After days and days of faffing about, the people selling the house to us have come to the point. We have finally, FINALLY, got the date sorted out for the house move. 25th September it is, one week from today.
Packing has recommenced with a vengeance and because I’ve been head down and bum up in cardboard boxes for the last week, I didn’t notice that my hitherto nice neighbour has murdered the passionfruit. Or at least, mangled it so severely that its future is in some doubt. When I planted it, we discussed whether she was OK with it twining through the fence. Oh yes, I was told, she likes passionfruit, no problem. I told her to snip off any bits that were particularly intrusive.
Yesterday afternoon I went outside, looked across at the fence and promptly burst into tears. Instead of a luxuriant tangle of foliage obscuring a rather ugly fence, there were dead, dying and drooping branches, dozens of leaves on the ground, and a stark view of said ugly fence. She’d only gone and cut every branch that passed through the fence, even if it came out again on my side. She cannot possibly have a shred of passionfruit left on her side, and I have barely a shred on mine. There’s ONE branch that survived unscathed. I’m fearfully sad about it… I can only console myself with the thought that I couldn’t have taken it with me anyway, but I do think that good manners should have prompted her to mention that she was about to conduct a passionfruit massacre instead of leaving me to find the corpse…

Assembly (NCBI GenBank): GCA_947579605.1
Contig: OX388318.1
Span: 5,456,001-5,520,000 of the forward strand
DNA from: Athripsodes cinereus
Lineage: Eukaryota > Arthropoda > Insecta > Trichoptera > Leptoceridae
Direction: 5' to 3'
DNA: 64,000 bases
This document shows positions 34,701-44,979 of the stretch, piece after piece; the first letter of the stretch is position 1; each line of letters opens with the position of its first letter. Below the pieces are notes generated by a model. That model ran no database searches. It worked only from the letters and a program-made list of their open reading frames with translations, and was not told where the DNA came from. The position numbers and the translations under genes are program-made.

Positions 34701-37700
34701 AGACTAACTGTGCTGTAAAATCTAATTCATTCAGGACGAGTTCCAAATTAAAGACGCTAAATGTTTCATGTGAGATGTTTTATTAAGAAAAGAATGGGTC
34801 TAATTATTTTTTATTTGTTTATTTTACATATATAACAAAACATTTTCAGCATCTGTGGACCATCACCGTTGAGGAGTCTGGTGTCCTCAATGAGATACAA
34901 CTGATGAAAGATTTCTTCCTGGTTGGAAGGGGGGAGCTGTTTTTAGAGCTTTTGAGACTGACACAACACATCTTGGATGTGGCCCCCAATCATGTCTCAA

Anyway, on a brighter note, the little lemon tree is absolutely covered in the most deliciously scented flowers and the lime tree has noted this and decided that a spot of flowering is also in order. There aren’t many on the lime, but I live in hope. The banana tree, another one I can’t take with me, has put out two suckers which are now of a size to be potted, so they’re coming too, and I shall dig up my two pineapple bushes and pot those for transportation. The mango, avocado and lychee are still holding their own, but I think they will be much happier in the ground, so I’m looking forward to some action once they’ve got over the transplantation shock.
I’m picking the last of the weeny cherry tomatoes, and then that bed can have the capsicum and rhubarb plants dug out and potted, and I can clear it. The potatoes are dying back too, so it’s almost time to harvest them – I’ll probably get that done before the move so I can carry a bucket of spuds rather than 6 potato bags of plants!
The adventure in the Gardens of Chiconia 1.0 are almost over. The New Gardens of Chiconia, version 2.0, are about to start